Law360 (December 7, 2020, 6:30 PM EST) -- At the onset of the coronavirus pandemic, the Federal Communications Commission pushed internet service providers to promise they wouldn't penalize customers who struggled to pay their internet bills when they needed connectivity the most.
More than 800 companies signed onto the Keep Americans Connected pledge, a commitment to not disconnect customers who were behind on their bills or charge late-payment fees that drew effusive praise from FCC Chairman Ajit Pai.
However, Law360 obtained and reviewed nearly 3,000 anonymized consumer complaints filed with the FCC between June and August and found that the pledge wasn't as broadly effective as the agency claimed.
Pai declared in an October speech that the private companies stepped up and "acted in the public interest." Although the pledges were voluntary and expired at the end of June, Pai said ISPs are likely to continue honoring them because they still face tremendous market pressure to treat their customers well during a time of national hardship.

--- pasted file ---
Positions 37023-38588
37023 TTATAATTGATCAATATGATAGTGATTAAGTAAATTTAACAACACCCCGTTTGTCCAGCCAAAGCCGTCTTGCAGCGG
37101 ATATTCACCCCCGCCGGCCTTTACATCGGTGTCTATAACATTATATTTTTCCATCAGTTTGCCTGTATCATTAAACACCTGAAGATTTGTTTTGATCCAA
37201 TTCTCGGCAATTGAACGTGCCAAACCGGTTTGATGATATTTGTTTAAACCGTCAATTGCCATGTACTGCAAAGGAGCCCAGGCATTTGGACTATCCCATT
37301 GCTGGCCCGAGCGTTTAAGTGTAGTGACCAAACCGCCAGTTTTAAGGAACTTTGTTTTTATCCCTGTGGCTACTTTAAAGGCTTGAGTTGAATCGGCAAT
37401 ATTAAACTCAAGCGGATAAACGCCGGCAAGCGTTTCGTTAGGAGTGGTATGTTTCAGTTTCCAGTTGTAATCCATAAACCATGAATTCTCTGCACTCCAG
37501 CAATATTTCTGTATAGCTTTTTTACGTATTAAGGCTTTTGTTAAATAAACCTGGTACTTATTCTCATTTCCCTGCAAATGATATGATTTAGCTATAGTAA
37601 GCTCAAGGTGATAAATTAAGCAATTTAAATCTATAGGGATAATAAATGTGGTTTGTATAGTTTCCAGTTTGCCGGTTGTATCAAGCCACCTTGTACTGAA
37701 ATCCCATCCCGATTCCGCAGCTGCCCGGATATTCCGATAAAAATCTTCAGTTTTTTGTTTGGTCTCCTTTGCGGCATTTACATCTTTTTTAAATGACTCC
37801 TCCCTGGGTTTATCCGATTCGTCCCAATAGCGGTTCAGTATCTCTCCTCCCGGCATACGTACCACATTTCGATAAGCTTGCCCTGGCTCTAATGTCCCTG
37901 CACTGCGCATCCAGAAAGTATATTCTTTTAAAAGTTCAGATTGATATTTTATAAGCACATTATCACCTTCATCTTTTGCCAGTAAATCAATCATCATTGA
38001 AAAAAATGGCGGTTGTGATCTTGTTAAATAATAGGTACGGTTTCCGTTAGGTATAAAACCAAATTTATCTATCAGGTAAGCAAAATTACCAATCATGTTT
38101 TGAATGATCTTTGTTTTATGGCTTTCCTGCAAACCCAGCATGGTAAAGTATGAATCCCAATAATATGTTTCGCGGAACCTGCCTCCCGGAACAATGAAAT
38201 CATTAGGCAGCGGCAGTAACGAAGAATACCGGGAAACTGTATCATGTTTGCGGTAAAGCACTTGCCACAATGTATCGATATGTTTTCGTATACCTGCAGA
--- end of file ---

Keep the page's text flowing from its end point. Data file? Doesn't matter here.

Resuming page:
"The market creates powerful incentives for companies to do the right thing in times of national crisis," he said in the speech. "If your company doesn't step up for you, or even worse, engages in bad behavior, you'll be much more likely to turn to the competition in the weeks, months, or years ahead."
But Pai may be placing too much faith in the market's persuasive power. Law360 identified about 550 cases in which consumers said they were disconnected or forced to pay exorbitant fees contrary to their providers' own representations.
In some instances, customers begged the providers to work out a way to keep them connected, citing relatives who recently died or were hospitalized with the coronavirus, or budget constraints due to pandemic-related layoffs. Others reported they struggled to keep their small businesses afloat amid nationwide closures and stay-at-home orders, saying ISPs only added to their woes.
Half of the six major ISPs mentioned in the complaints — Verizon, T-Mobile, AT&T, Comcast, Cox Communications and Charter Communications — responded to Law360's requests for comment. Those that did — T-Mobile, Cox and Charter — offered responses that focused on the overall number of customers they were able to help instead of the times the pledge broke down.
For example, Charter said it connected nearly half a million student and teacher households with free internet for 60 days and has "forgiven $85 million in customers' overdue balances when they had a hard time paying bills due to COVID-related hardship."